Linking Sociology Majors to Labor Market Success

Teresa Ciabattari, Kathleen S. Lowney, Renee A. Monson, Mary Scheuer Senter, Jeffrey Chin

    Research output: Contribution to journalReview articlepeer-review

    10 Scopus citations


    Colleges and universities face pressures from multiple stakeholders to attend to the labor market success of their graduates. In this article, we argue that it is in the best interests of sociology students and the discipline that sociology programs respond proactively to these pressures. We encourage sociology programs to design curricula that develop student skills in critical sociological thinking as well as explicitly connect skills to career-related interests. After reviewing research on what employers expect, what students want to learn, and sociology graduates’ first labor market experiences, we offer suggestions about how programs can respond to the requests for accountability for employment outcomes without substantially revising the traditional undergraduate sociology curriculum or expending excessive amounts of faculty time on new initiatives. We argue that integrating liberal learning and applied learning is the best way to serve students and the discipline.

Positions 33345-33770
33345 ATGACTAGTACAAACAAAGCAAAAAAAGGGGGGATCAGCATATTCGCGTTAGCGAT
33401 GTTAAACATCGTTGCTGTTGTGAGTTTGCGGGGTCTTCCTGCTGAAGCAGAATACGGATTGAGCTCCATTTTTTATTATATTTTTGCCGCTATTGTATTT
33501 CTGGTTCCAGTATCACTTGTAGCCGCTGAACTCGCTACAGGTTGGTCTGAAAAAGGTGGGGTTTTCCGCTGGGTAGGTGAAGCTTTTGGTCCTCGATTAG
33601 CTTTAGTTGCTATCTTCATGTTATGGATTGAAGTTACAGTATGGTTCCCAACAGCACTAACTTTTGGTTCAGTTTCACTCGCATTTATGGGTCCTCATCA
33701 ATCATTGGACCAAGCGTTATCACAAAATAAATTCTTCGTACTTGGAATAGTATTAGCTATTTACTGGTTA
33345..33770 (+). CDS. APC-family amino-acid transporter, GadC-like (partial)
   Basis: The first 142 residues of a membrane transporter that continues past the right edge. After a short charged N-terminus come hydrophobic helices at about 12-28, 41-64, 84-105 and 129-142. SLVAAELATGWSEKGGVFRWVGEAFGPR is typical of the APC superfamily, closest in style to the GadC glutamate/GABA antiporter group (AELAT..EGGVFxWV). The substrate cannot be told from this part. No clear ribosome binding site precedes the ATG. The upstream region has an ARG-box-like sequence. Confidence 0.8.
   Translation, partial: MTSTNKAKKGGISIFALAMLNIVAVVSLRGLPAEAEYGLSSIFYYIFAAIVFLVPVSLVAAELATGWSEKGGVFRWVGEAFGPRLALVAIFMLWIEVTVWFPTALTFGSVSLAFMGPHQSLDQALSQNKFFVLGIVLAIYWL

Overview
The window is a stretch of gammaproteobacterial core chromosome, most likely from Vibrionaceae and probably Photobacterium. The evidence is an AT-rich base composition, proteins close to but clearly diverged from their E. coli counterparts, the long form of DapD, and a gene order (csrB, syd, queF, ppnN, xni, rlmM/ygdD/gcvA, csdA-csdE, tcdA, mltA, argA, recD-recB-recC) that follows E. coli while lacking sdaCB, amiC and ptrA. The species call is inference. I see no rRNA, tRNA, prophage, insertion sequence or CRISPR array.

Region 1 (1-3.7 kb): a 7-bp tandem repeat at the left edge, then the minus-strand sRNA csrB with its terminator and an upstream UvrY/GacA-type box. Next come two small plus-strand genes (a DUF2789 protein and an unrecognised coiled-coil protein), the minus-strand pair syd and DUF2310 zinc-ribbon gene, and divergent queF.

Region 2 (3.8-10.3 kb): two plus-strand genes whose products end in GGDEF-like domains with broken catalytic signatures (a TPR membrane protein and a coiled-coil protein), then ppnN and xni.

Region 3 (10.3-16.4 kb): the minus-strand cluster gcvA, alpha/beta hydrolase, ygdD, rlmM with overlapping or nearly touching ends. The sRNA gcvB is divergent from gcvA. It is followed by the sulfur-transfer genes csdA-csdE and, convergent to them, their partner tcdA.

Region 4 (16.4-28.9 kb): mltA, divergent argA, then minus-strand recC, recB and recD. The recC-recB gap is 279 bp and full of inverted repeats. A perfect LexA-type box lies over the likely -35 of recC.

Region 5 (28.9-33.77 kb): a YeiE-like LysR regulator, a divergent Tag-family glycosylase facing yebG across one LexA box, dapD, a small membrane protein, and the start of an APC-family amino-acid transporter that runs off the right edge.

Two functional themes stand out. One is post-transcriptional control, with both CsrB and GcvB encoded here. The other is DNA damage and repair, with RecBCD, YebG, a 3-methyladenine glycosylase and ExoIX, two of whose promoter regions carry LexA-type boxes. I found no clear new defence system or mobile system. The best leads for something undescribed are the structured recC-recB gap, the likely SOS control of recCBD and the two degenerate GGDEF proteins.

Original languageEnglish
    Pages (from-to)191-207
    Number of pages17
    JournalTeaching Sociology
    Issue number3
    StatePublished - Jul 1 2018


    • applied learning
    • career pathways
    • employment
    • liberal learning
    • sociology curriculum


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